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Eczema cream found to contain over 430 times the allowed limits of arsenic: HSA


SINGAPORE: An eczema cream sold on a retail website based in Malaysia and on Carousell was found to have contained more than 430 times the allowed limits of arsenic, with health authorities warning users to see a doctor "as soon as possible".

The cream, Euzema Confidence Revival Cream, was among four products that were found to contain potent or banned ingredients, said the Health Sciences Authority (HSA) on Tuesday (Nov 21).

After using the cream for eczema for a year, a man in his 30s developed a skin reaction called purpura, where purplish red spots appear due to small bleeds under the skin.

His doctor suspected that the adverse skin reaction was caused by realgar, a mineral containing arsenic that was labelled on the cream. The doctor reported it to HSA.

The man had bought the cream from a retail website based in Malaysia and it is also sold on local e-commerce platform Carousell.

Euzema's website claimed users would be "able to beat eczema for good with this powerful natural formula", and that the cream was "steroid-free", "contained 100 per cent all-natural herbs" and that it had "no side effects".

HSA's tests showed that it contained more than 430 times the allowed limits of arsenic. The cream also contained very high levels of betamethasone – a potent steroid – and salicylic acid.

Arsenic, a toxic heavy metal, can cause skin irritations, contact dermatitis with symptoms such as skin rashes and blisters, or rashes resulting in skin peeling. Widespread, prolonged application of products containing high levels of arsenic may lead to arsenic poisoning.

Betamethasone should only be used under strict medical supervision, as it can cause serious adverse effects if used inappropriately.

"Long-term steroid use can suppress the body’s production of steroids and sudden stopping without medical supervision may cause serious withdrawal symptoms such as adrenal insufficiency leading to confusion, muscle and joint pain, low blood pressure and fits or shocks," said HSA.

Adrenal insufficiency occurs when the body is not able to produce adequate amounts of steroid hormone cortisol. This can lead to fatigue, muscle and joint pain, low blood pressure, fits or shock.

Salicylic acid is used to treat common skin conditions such as acne, psoriasis and dandruff, and could lead to dry, irritated and red skin if used in high amounts, the authority said.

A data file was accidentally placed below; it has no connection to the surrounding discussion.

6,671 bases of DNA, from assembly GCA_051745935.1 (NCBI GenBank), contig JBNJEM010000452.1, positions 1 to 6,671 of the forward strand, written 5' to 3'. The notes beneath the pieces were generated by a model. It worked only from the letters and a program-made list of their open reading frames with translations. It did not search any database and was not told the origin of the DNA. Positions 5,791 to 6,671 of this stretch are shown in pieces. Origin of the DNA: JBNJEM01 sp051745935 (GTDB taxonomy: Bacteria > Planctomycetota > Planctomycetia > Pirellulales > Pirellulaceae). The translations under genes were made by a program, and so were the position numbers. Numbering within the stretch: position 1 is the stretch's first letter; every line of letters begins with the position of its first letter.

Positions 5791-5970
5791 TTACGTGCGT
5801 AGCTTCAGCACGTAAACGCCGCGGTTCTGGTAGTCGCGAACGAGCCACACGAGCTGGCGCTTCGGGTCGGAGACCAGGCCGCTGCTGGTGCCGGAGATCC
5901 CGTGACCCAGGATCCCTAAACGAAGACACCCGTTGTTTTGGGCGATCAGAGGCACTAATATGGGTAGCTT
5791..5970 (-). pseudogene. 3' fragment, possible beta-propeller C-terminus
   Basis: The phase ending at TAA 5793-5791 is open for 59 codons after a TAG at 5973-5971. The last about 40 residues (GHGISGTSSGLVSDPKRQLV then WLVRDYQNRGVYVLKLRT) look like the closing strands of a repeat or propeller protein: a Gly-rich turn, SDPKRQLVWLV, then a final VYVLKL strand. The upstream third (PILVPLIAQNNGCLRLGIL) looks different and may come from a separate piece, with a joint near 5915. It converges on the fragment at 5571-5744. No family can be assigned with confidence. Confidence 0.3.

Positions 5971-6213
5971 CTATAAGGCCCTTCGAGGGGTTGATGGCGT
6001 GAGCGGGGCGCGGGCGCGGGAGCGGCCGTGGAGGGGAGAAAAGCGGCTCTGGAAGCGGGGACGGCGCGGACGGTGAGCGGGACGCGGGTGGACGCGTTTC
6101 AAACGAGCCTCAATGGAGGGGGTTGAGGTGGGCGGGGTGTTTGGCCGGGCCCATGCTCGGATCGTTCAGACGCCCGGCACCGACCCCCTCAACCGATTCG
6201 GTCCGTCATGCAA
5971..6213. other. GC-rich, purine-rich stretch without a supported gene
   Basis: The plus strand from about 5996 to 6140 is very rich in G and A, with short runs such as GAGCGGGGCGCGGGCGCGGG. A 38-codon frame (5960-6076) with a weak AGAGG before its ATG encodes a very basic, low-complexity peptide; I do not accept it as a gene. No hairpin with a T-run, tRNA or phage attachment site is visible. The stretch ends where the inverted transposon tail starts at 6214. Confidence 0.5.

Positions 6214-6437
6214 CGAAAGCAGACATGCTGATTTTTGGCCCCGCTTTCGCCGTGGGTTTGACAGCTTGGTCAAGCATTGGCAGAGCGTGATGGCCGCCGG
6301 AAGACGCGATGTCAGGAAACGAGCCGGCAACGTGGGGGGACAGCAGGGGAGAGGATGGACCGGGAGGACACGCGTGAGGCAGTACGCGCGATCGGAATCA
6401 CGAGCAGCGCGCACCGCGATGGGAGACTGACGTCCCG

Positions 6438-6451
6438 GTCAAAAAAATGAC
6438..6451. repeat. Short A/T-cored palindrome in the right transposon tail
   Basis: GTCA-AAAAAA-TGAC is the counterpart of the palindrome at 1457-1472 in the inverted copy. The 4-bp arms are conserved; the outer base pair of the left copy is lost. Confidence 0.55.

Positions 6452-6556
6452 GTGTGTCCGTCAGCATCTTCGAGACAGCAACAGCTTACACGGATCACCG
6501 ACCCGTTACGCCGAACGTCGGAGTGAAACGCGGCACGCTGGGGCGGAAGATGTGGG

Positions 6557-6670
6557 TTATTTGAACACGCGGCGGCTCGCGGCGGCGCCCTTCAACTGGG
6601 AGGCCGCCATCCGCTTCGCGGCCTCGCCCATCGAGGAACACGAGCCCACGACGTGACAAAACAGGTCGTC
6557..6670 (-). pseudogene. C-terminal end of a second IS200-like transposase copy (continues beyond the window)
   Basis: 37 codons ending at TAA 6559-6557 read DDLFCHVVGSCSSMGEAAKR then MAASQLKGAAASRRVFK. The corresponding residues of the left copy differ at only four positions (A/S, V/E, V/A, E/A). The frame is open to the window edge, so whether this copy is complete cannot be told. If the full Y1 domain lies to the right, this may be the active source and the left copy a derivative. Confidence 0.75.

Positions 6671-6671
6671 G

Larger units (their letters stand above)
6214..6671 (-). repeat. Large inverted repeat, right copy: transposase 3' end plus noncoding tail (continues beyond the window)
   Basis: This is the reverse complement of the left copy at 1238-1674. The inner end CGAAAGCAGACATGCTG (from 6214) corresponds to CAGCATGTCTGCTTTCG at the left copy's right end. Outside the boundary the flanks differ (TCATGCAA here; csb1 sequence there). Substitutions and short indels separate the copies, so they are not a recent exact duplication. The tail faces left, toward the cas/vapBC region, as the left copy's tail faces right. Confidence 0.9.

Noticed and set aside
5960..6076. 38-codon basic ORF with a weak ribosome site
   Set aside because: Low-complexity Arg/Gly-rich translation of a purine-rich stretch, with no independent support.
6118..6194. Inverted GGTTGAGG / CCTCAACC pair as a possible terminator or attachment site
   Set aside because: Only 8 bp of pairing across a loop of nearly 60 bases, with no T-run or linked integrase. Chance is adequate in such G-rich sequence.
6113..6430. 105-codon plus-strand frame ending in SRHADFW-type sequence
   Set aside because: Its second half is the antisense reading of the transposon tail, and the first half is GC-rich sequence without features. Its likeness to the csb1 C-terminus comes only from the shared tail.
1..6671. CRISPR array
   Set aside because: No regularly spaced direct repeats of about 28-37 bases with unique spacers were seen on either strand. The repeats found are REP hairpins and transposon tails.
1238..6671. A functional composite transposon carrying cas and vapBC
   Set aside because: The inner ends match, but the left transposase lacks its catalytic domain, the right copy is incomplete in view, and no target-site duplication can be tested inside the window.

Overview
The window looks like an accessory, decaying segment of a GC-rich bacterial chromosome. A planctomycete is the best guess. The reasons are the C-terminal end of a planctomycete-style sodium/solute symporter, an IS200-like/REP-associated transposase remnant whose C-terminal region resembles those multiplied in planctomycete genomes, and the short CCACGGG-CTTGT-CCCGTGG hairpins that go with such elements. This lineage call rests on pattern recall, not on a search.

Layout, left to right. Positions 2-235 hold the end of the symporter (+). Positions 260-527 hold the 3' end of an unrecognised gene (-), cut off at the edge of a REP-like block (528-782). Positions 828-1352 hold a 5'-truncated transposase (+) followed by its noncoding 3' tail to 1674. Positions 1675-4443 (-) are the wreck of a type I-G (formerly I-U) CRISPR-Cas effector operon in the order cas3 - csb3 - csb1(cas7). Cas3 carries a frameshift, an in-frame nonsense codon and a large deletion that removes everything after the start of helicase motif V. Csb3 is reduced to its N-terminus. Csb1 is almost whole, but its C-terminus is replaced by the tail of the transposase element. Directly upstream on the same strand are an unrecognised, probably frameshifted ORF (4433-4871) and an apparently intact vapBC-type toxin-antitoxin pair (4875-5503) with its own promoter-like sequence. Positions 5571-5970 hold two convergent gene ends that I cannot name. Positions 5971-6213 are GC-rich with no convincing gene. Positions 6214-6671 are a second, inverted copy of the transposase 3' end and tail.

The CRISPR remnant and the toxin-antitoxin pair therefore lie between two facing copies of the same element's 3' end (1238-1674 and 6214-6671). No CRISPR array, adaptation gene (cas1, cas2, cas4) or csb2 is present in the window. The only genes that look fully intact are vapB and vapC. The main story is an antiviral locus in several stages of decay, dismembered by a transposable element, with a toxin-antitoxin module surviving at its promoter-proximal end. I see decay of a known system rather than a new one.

HSA advised those who used to cream to see a doctor as soon as possible.



HSA also received feedback from members of the public about the sale of three weight loss products – HONEY Q Dietary Supplement Product, SLIME 7D ADVANCE Slimming Pill and FINOs.

One consumer experienced vomiting and a headache after taking FINOs.

All three products claimed to be "herbal and natural" and were sold on local e-commerce and social media platforms, including Lazada, Qoo10, Shopee and eBay. SLIME 7D ADVANCE Slimming Pill additionally claimed to have no banned substances.

"Contrary to the product claims, HSA tested and detected potent medicinal ingredients, including sibutramine, benzyl sibutramine, fluoxetine and orlistat in the product," said the authority.

Sibutramine has been banned in Singapore since 2010 due to an increased risk of heart attacks and strokes. It was previously a prescription-only medicine for weight loss.

The use of sibutramine and benzyl sibutramine may cause serious adverse effects, including high blood pressure, increased heart rate, anxiety and heart attacks.

Fluoxetine is a prescription-only medicine that should only be used under medical supervision, while orlistat is a pharmacy-only medicine that should be used under the supervision of a pharmacist or doctor.


Photos of the weight loss product FINOs. (Photos: Health Sciences Authority)

Consumers are advised to stop taking the three weight loss products immediately and consult a doctor if they feel unwell or are concerned about their health.

"There is no quick and easy way to lose weight. Weight control should be achieved through a combination of a balanced diet and appropriate exercise. If you need help managing your weight, please consult your doctor or dietitian," said HSA.

The authority also advised consumers to be wary of products that promise miraculous recovery from chronic medical conditions, or claim to "contain 100 per cent all-natural herbs/ingredients" or have no side effects.

Such products may contain undeclared ingredients that may harm your health, said HSA.

"Exercise caution when buying products from unknown or unfamiliar sources online as you cannot be certain where and how these products were made and whether they have been adulterated with harmful ingredients," it added.

"Only buy from reputable pharmacies or retailers’ websites or those with an established retail presence in Singapore.

"Adulterated products are often manufactured under poor conditions with no quality control, and different batches of the same product may contain variable amounts of ingredients and/or different types of adulterants."


HSA said it has worked with the local platform administrators to remove the affected listings. Two sellers are assisting with investigations.

The agency has also alerted its Malaysian counterpart to these products as they were labelled to be manufactured in Malaysia and sold by sellers or websites based in Malaysia.

"All sellers and suppliers must stop selling these products immediately. HSA will not hesitate to take stern enforcement actions against anyone who sells and supplies products found to be adulterated with banned and prohibited substances or potent ingredients," it said.

Sellers and suppliers are liable to prosecution and if convicted, may be jailed for up to two years, fined up to S$10,000 (US$7,490) or both.

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